Due to COVID-19, the U18 NEBC Trackers were unable to defend their provincial championship in March as he tournament was cancelled. The Trackers restarted their quest to defent the 2019 title last weekend with their 2020 training camp, September 19 and 20.
All the uncertainties regarding the pandemic and a season of unknowns did not have an affect on the turnout, as 41 hopeful, young players turned out to fight for a spot on the team at the Pomeroy Sport Centre. In a normal year, there would be about 36 to 45 kids at camp, according to Trackers Head Coach Gerard Dicaire.
"Considering the circumstances, it was good to see that many players. There was a lot of late entries, usually we will cut off registration early but as a lot of thigns were up in the air and people didn't know what they were doing, we kept letting people sign up and it worked out," said Dicaire.
Camp would normally take place at the end of August, but this year it went almost a month later.
"These players didn't get to skate or be in camp all summer. It felt weird starting a month late, I felt like I was sitting around just waiting for it to start. But it was great to start getting some conditioning going for these guys," Dicaire said. "We're behind but that doesn't mean we can't extend the season into May and do it that way."
The late start time wasn't the only thing different for camp. In addition to players needing to show up to the rink already dressed as a result of dressing rooms not being in use, scrimmages could only take place in a four-on-four format with only four players on each bench. The Trackers would normally be split up into two teams and play a number of intersquad games over three days.
However, because of the restrictions and the high number of players, the team opted to have just two groups, as 20 skaters plus coaches are allowed to be on the ice for practice. It was an interesting change as Dicaire didn't get to see his players compete in game situations, but he was able to evaluate them anyway.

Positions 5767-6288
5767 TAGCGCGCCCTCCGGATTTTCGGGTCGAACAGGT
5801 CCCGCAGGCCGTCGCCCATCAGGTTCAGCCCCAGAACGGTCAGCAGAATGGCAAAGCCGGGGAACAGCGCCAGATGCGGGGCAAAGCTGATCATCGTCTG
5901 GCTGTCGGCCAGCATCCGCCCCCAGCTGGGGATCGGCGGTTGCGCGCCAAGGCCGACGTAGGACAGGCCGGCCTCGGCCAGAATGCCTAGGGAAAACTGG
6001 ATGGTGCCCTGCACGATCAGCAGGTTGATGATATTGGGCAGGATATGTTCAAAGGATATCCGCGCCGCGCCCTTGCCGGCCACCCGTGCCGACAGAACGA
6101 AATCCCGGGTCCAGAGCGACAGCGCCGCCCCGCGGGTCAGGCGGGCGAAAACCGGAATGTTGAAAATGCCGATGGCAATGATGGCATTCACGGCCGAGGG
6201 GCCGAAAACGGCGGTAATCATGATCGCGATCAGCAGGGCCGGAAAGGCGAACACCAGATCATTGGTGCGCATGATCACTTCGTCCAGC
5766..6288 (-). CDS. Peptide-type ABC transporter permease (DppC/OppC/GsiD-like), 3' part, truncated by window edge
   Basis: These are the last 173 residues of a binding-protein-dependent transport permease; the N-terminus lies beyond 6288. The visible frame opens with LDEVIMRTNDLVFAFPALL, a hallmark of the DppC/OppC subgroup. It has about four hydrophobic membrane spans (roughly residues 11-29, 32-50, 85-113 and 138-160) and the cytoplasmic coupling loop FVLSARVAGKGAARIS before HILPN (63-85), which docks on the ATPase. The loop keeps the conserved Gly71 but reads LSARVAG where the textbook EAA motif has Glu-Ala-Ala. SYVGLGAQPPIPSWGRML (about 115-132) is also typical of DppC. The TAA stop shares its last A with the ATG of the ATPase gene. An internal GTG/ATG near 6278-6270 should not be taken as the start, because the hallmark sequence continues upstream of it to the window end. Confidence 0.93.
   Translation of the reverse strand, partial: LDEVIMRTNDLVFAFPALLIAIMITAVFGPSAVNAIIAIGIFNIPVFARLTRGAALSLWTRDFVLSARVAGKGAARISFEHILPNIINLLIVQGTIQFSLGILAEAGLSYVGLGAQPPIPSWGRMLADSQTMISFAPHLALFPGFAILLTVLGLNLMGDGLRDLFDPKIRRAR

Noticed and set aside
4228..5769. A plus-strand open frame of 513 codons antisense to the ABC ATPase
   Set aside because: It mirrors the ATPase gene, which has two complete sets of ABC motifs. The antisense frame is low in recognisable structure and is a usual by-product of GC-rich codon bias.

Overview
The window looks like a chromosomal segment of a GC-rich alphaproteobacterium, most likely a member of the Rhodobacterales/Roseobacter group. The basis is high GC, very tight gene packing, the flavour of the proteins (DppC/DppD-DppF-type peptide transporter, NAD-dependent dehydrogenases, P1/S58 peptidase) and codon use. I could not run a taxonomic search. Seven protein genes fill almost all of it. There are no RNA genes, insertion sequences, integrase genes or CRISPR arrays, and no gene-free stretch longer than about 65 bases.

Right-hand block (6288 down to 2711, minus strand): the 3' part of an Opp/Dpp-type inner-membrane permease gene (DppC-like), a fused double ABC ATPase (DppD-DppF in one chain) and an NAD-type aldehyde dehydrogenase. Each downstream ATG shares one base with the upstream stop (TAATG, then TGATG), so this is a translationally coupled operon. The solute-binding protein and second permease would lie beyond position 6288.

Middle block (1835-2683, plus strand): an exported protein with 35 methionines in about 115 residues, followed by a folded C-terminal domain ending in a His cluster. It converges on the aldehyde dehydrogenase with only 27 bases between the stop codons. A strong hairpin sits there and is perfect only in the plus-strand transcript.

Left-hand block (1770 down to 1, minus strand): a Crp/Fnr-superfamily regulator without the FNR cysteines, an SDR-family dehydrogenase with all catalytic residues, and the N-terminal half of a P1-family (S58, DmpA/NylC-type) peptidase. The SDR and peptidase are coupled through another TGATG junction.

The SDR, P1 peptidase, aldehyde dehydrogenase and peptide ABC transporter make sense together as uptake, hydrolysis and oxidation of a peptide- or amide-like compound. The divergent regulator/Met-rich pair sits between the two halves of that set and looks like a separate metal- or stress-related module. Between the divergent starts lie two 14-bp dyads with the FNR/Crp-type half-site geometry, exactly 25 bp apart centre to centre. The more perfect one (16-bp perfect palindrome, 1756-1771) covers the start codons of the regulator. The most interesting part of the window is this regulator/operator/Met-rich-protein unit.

"Camp was still really competitive, but it's tough when you don't get to have exhibition games. You don't get to see how a kid responds after a mistake, or acts in certain situations. You miss those intangibles. We tried to facilitate game situations as much and as realistically we could," said Dicaire.
The Trackers will have about six players returning, including goalie Landon Hatton and Markus Ruehl, to name a few. Last year's team had eight players return.
As for new players, the majority of kids at camp were from Fort St. John and surrounding areas, such as Altona and Prespatou. Two players from Fort Nelson and one from Dawson Creek did try out, however. This year's Bantam Trackers team did have 15 players from Chetwynd and Dawson Creek try out, so the staff are hoping both Trackers teams become more of a true zone team in the years to come.
As it is with most hockey teams in the area, the Trackers don't know when there season will begin and who they'll play. Dicaire said he's getting calls from teams in Grande Prairie and Prince George to possibly set up exhibition games and play in cohorts when they are allowed to do so, but for the time being he's telling his players not to worry about those things, and focus on camp and practice.
Despite all the changes, Dicaire was able to give all the players the same message he normally would, pandemic or not.
"I tell them camp will be mentally and physically exhausting. We might not always be the most skilled but we will be the hardest working team. One thing we do have control over is whether or not a team outworks you. This team will be well conditioned and ready to go when they say we can."
Email sports reporter Dillon Giancola at firstname.lastname@example.org.